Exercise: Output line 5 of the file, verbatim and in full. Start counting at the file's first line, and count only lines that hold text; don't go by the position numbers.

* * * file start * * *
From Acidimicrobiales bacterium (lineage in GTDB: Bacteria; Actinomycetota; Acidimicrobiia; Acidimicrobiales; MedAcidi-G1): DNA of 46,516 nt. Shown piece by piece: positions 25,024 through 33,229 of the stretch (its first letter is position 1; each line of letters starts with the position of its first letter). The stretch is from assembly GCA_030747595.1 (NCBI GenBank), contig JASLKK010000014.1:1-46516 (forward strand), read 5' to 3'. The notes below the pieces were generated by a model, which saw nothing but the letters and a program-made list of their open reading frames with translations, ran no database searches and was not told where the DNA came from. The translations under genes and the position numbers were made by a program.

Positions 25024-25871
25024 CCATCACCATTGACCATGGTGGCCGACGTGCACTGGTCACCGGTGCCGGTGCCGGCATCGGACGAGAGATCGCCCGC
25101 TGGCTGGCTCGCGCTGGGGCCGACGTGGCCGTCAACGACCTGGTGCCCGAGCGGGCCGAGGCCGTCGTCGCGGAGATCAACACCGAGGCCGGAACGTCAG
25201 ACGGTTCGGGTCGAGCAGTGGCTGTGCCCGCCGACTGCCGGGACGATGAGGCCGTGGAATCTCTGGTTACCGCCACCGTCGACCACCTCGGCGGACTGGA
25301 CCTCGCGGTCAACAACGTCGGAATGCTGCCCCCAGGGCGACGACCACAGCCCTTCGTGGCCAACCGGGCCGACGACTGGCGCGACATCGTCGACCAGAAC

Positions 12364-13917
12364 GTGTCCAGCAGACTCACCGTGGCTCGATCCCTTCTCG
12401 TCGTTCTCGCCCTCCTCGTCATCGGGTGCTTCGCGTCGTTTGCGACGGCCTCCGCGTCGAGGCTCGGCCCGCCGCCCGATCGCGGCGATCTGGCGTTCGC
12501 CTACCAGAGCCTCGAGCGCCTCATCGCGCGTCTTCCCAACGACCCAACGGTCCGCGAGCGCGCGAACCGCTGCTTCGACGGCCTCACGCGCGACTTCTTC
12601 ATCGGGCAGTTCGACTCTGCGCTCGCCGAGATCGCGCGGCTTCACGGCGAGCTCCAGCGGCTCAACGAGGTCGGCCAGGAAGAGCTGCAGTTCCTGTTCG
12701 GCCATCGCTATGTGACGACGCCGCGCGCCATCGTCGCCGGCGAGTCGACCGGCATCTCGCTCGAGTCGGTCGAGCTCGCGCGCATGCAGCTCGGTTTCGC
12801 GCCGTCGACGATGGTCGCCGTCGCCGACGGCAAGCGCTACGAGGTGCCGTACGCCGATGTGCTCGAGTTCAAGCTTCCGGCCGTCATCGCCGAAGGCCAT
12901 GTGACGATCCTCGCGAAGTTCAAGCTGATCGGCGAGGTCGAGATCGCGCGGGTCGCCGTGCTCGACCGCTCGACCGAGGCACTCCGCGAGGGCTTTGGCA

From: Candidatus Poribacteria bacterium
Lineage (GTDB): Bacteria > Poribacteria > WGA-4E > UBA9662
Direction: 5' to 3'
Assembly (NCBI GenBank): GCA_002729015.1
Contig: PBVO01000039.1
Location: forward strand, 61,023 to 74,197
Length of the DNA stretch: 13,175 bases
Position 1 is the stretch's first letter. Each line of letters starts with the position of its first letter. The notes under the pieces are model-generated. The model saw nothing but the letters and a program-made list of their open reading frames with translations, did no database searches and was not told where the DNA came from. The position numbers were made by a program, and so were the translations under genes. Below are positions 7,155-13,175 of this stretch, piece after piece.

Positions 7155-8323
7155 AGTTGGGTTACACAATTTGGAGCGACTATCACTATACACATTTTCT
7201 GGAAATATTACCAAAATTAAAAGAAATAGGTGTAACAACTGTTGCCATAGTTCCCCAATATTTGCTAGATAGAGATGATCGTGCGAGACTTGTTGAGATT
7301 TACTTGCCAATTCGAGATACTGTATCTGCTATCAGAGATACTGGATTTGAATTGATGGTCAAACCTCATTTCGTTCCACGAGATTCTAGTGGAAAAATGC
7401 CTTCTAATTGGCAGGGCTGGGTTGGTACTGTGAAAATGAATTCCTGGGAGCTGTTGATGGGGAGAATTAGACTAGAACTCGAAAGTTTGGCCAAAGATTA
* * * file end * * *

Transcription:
25201 ACGGTTCGGGTCGAGCAGTGGCTGTGCCCGCCGACTGCCGGGACGATGAGGCCGTGGAATCTCTGGTTACCGCCACCGTCGACCACCTCGGCGGACTGGA